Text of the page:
Tag Archives: Ultralight DX

Quick Look: the RADIWOW R-108, a new DSP shortwave portable

Last week, I received a new portable shortwave radio by the post from China: the Radiwow R-108.

The brand, Radiwow, was new to me, but I suspect they’re linked in some way to the folks behind XHDATA. They contacted me around the Thanksgiving holiday and inquired about evaluating this new portable receiver. I replied, asking a few questions about the unit–you see, I don’t typically agree to take a look at a new product if I think it could simply be a re-badged version of something currently on the market.

Their reply was simple:

“Yes, it is shortwave radio, like PL-310ET radio but add air band, and better reception performance. Your tracking number is…”

So evidently, it was already on the way.

Radiwow claims the performance is better than that of the venerable Tecsun PL-310ET. This, I will have to test because the PL-310ET is certainly a workhorse Ultralight radio. And the R-108 includes air band? Sounds like a CC Skywave without weather radio. That could be quite appealing if the price is competitive.

And it seems this little radio fits neatly into the requirements of Ultralight DXing, thus I hope Gary DeBock and Guy Atkins might take a look as well.

In addition, the R-108 includes longwave frequencies. Something I know will please a number of our readers.

Here are some of the key points I gleamed from a digital copy of the owner’s manual:

Radiwow R108 Features:

  • Frequency range:
    • Longwave: 150-450 kHz)
    • Mediumwave/AM: 520-1710 kHz w/10 kHz steps, 522-1620 kHz w/9kHz steps
    • Shortwave: 1711-29,999 kHz
    • FM: 87.5-108 and 64-108 MHz
    • AIR: 118-137 MHz
  • ATS memory scans on all bands
  • 500 available preset memories
  • Squelch control
  • Direct keypad entry of frequencies
  • Clock function with sleep timer, snooze and alarm (buzzer or radio)
  • Keylock
  • FM stereo
  • AM bandwidths: 6, 4, 3, 2, and 1 kHz selections
  • Music/Voice audio modes
  • Built-in intelligent charger for included 3.7V 1500 mAh Li-ion battery pack

By the way, I suspect Radiwow is linked to XHDATA because 1.) they knew my shipping address without asking and 2.) their website prominently features the XHDATA D-808.

In addition, the only other place I could find the R-108 listed on the Internet is via AliExpress. As with the introduction of the XHDATA D-808, the AliExress price is (today) absurdly high. To me, this indicates that the page is simply a placeholder until the first production run is ready to ship.

I have a PL-310ET and you can count on me to compare the two sometime after the holidays.

In the meantime, I thought I’d share a few photos of the unit.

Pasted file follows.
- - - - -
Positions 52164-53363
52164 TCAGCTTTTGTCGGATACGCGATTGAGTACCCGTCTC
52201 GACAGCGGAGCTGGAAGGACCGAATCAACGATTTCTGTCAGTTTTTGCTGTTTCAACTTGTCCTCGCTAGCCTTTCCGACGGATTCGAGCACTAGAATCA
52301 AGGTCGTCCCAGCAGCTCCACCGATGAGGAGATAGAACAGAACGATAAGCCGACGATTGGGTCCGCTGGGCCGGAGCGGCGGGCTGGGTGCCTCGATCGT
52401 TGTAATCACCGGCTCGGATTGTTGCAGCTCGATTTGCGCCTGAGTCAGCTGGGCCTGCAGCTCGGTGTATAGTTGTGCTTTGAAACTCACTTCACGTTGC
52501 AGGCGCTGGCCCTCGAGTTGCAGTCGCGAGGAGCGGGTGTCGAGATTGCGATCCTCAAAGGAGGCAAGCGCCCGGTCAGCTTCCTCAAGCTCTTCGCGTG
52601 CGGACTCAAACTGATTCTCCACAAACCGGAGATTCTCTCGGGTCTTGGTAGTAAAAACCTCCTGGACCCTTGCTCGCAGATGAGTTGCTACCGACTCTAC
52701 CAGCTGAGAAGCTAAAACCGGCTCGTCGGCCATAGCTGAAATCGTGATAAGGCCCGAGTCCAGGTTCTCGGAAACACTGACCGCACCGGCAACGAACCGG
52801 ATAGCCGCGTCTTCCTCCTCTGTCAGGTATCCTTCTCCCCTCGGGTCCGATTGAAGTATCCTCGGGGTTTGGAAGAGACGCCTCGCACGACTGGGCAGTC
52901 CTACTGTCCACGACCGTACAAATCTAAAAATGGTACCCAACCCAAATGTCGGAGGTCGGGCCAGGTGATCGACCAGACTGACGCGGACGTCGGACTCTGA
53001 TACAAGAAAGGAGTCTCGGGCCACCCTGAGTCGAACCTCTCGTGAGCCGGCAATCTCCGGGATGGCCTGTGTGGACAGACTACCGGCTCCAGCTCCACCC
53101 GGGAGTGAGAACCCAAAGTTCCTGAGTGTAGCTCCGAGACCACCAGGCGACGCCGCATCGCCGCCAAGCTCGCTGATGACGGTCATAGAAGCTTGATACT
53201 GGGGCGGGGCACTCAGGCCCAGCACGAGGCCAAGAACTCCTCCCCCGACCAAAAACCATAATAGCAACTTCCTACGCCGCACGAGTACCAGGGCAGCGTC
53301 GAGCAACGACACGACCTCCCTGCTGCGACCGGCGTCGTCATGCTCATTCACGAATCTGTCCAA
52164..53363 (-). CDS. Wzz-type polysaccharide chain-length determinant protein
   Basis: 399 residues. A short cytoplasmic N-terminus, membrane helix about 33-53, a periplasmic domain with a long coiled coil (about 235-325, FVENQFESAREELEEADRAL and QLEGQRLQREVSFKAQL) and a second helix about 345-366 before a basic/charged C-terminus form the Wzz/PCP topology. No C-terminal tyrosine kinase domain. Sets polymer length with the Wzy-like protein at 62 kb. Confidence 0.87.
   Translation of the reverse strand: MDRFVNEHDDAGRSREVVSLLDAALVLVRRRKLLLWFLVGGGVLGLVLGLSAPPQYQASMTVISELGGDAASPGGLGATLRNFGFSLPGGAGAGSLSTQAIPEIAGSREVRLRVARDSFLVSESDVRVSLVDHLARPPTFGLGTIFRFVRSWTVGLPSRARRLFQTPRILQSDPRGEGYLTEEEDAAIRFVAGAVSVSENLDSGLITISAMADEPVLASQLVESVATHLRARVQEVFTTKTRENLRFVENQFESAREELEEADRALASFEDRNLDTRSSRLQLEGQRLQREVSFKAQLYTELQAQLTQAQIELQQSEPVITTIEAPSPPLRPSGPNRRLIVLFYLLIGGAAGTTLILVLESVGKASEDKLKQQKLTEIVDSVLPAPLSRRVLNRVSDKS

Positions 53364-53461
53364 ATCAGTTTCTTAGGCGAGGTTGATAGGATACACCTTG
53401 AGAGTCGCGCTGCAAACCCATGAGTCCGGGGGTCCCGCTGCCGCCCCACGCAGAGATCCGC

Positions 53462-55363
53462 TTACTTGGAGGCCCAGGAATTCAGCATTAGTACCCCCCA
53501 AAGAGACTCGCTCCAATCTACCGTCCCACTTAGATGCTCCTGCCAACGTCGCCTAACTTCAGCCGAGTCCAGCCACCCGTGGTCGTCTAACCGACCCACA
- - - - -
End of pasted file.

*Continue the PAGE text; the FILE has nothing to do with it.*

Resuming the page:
I must admit, the front panel of the radio looks familiar, but perhaps only because most other DSP portables have a similar layout. Please comment if you know of an identical portable.

Follow the tag Radiwow R-108 for updates.


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August 2018 Rockwork DXpedition: Top ten recorded signals

Many thanks to SWLing Post contributor, Gary DeBock, who shares the following notes and recordings from the latest Rockwork DXpedition.


Top Ten DU signals from the August 2018 Rockwork DXpedition

– Gary DeBock

Life is good– breathtaking ocean scenery, an innovative compact antenna, thunderous DU signals and even a partner (Craig Barnes) to share in the bounty. Who could ask for more?

Listed below are the Top Ten DU signals recorded during the recent Rockwork ocean cliff trip (near Manzanita, Oregon) from August 1-9, including several low-powered Kiwi stations which acted like “big guns” pretty much throughout the DXpedition. All of these were recorded with 7.5″ loopstick portables (CC Skywave SSB and XHDATA D-808) and “Airport Unfriendly” 15″ and 17″ FSL antennas (guaranteed to send TSA agents into a security alert).

531 More FM Alexandra, New Zealand, 2 kW The obscure modern rock station usually managed at least one S9 peak each morning, and was fully competitive with Kiwi co-channel PI for the first time. This TOH recording at 1300 on 8-8 demonstrates its potent capability at the cliff

Click here to download.

531 PI Auckland, New Zealand, 5 kW Pacific island music at a huge level at 1248 on 8-7 was typical from this low band powerhouse, which was frequently in an all-Kiwi snarl with its overachieving co-channel More FM

Click here to download.

558 Radio Fiji One Suva, Fiji, 10 kW The donated Japanese transmitter still puts out awesome signals for this native-language powerhouse, including this island music with a Song Medley ID (“Radio Fiji One, na domoiviti”) at 1:38 into this recording at 1252 on 8-1

Click here to download.

567 RNZ National Wellington, New Zealand, 50 kW After demolition of its old tower the RNZ big gun has sometimes sounded anemic on the west coast, but certainly not at 1320 on 8-3 with Indian-accented English

Click here to download.

585 7RN Hobart, Tasmania, Australia 10 kW The RN network Tasmanian must have somehow hacked into the Kiwi propagation pipeline at 1306 on 8-6; at the time it was much stronger than its 576 parallel

Click here to download.

594 Star Timaru/ Wanganui, New Zealand 5 kW/ 2 kW Another Kiwi overachiever, this low powered network was socking it to the Oz big gun 3WV all week, including with this powerful Christian music // 657 at 1326 on 8-3

Click here to download.

657 Star Wellington, Tauranga, New Zealand 50 kW/ 10 kW The flagship Star station sure was playing the part with Christian music at an overwhelming level at 1238 on 8-6, including an ID at the end of the recording

Click here to download.

765 Radio Kahungunu Napier-Hastings, New Zealand 2.5 kW The overachieving Maori station was its usual potent self with island music and Maori chants at 1218 on 8-1; it was usually slightly stronger than its 603 parallel (Waatea)